Consciousness is a strange phenomenon. We experience the world, we feel things. And yet we can never feel what others feel. Nor what dogs feel, or trees, or rocks, or computers, should any of those objects even have feelings at all. And as we study the brain, the one thing strongly correlated with feelings, there are no feelings to be found. Instead we find neurons, molecules, and atoms. Which leads to a question: if we know for sure that we are conscious via our own minds, but cannot point out what is and isn’t conscious when studying the material world, then what is consciousness and how are we conscious?

But perhaps the explanation need not be so difficult, if we assume one, maybe strange, property: informational access. A property that comes about wherever information is being analyzed, recognized, and responded to. As we will see, in most systems this access is rather narrow, but it can be a broad kind of access. And it is this broad access that our brains leverage, because it is key to our ability to plan, think, and learn. And when we situate this broad informational access in a brain like ours, it becomes clear why certain aspects of consciousness look so mysterious.


Lets first explore informational access through the example of an analog thermostat. Such a thermostat evaluates an informational model something like this: “heater on = room temperature < user temperature”. Should the thermostat not have access to information about the temperature in a room, it won’t be able to evaluate this model, thus it won’t be able to function properly. However, the thermostat does not have informational models about rooms, or users, or heaters. Those labels we plug into the model, because we know its larger context. A thermostat, lacking that context, is only evaluating “a = b < c”. Moreover, it doesn’t even have that model available as information, instead it implements that model through a clever arrangement of mechanical parts.

What is true for the thermostat, is true for most systems that process information: that neither the implemented model, nor any broader context, is accessible to the implementation. Much of our brains function the same way, except the part responsible for planning and reasoning. This part adds an indirection: it processes models that process information. And the models are as much part of its repertoire as the information they process. For example: when you contemplate a certain problem, you might think of a solution. At that point you can take a step back, see how you came to that solution, what mental models you used, if the reasoning is valid, and how to explain it best to others. This stepping back, this access to context, is key to our intelligence. It allows us not just to process information, but to correct existing models, to learn new models, and even to improve the models responsible for learning. And this is how the model-indirect part of our brain has broad informational access, a property that we call awareness, and in the literature is known as access consciousness.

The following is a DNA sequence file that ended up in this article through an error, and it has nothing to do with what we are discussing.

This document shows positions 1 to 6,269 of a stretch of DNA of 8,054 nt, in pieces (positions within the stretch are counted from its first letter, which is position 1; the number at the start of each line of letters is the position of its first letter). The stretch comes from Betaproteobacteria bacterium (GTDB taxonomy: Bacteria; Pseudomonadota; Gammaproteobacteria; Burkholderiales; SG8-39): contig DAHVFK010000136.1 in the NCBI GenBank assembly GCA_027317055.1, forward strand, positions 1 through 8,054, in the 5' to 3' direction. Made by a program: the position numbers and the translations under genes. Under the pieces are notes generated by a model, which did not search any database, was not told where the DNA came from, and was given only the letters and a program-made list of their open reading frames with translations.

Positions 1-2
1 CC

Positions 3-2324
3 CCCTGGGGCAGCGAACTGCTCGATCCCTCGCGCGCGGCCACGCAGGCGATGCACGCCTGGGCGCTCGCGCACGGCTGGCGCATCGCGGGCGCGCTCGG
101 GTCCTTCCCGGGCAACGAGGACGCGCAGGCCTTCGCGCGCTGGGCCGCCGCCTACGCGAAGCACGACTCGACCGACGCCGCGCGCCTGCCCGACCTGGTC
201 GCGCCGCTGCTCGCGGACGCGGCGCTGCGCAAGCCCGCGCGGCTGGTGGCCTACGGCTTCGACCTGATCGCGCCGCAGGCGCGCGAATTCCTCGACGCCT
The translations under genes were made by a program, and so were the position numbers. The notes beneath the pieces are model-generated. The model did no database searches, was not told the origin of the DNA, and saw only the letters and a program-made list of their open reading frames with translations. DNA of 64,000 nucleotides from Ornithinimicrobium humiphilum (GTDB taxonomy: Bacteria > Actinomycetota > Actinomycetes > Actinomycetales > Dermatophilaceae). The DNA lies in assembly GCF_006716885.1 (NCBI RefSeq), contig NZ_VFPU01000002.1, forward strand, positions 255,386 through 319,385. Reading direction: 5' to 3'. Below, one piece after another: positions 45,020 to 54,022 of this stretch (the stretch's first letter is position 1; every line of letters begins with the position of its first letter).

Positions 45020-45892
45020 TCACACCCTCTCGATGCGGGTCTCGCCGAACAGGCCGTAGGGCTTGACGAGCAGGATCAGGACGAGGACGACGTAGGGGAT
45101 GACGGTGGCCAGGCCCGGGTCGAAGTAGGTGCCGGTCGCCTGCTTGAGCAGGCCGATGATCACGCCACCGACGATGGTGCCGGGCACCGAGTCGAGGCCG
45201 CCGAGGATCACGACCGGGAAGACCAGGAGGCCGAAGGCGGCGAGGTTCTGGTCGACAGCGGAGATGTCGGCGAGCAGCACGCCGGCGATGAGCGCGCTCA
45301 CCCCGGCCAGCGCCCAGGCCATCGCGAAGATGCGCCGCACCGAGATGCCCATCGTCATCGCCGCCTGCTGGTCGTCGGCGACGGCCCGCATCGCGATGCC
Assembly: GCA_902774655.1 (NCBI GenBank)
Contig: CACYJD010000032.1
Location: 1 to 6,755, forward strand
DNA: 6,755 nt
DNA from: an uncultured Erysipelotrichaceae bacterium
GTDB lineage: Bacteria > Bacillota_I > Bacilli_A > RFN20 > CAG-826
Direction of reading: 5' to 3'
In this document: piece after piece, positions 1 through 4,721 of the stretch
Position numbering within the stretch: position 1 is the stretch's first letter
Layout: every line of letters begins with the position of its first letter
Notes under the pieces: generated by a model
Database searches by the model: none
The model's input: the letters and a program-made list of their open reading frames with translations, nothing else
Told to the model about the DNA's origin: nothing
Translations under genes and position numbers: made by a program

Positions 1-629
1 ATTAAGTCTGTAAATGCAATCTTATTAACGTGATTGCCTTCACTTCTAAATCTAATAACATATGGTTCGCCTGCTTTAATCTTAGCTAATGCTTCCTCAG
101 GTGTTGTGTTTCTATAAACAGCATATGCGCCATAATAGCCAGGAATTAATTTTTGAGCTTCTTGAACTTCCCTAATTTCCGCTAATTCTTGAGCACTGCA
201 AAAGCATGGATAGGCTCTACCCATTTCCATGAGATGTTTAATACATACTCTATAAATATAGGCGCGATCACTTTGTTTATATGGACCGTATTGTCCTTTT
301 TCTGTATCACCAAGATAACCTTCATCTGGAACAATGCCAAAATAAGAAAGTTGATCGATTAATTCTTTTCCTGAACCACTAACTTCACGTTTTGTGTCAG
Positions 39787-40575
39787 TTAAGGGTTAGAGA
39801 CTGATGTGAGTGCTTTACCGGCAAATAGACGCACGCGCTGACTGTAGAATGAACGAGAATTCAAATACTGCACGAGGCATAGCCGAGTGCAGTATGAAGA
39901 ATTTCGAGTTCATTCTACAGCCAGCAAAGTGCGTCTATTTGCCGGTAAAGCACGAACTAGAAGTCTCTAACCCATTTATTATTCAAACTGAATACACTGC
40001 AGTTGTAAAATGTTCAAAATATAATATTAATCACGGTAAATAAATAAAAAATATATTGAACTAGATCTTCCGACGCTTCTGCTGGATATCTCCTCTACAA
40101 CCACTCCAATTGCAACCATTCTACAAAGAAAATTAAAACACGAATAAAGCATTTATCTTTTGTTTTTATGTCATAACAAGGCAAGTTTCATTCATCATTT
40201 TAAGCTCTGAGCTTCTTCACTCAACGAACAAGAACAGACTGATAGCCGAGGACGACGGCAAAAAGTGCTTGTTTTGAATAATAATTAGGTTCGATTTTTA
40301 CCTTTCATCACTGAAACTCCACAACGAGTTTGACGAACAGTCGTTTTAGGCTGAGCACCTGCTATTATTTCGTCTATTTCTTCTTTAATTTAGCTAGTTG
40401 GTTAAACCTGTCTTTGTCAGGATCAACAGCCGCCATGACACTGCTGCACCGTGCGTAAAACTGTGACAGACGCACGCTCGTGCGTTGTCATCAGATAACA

Two Mysteries

And I would propose that this broad informational access is all that we have. Because when we situate that in the rest of the brain, and look at things from its perspective, we see that two strange things must be going on. First, much information just appears, not explicable, not correctable, and lacking context. Because it did not originate in the model-indirect system. Second, what to focus on, what is important, what is positive, what is negative, is not yet more information for the model-indirect system, but is other parts influencing how brain overall functions. Indeed, from the perspective of our minds, our thoughts just appear; object are just recognized in our visual field; we just know the next song in a playlist. While our emotions and motivations can influence what we perceive; can change our focus; and can even render us (somewhat) irrational.

model indirect evaluator
A schematic overview of the brain with direct model evaluators and a model-indirect evaluator.


On this view, feelings are virtual. They exist only by virtue of how the brain is organized, and by what effects they have on the various other systems in the brain. We become consciously aware of our feelings when they push and pull on the model-indirect system, or when we pick them up through changes in our physiology. To some, such a view implies that feelings are not real, or that feelings don’t really matter. Quite the opposite is true. It is exactly because feelings, like love or pain, should matter to physical beings like us, that evolution has wired them into our brains such that they are near impossible to escape. Moreover, that feelings are virtual, explains why they are not to be found in neuronal activity. Just like how wetness cannot be found in a computer running a rainfall simulation. Feelings, like virtual rain drops, only have effects on other things going on inside these systems. On the outside, at best, physical activity can be correlated to the descriptions of what goes on in the inside.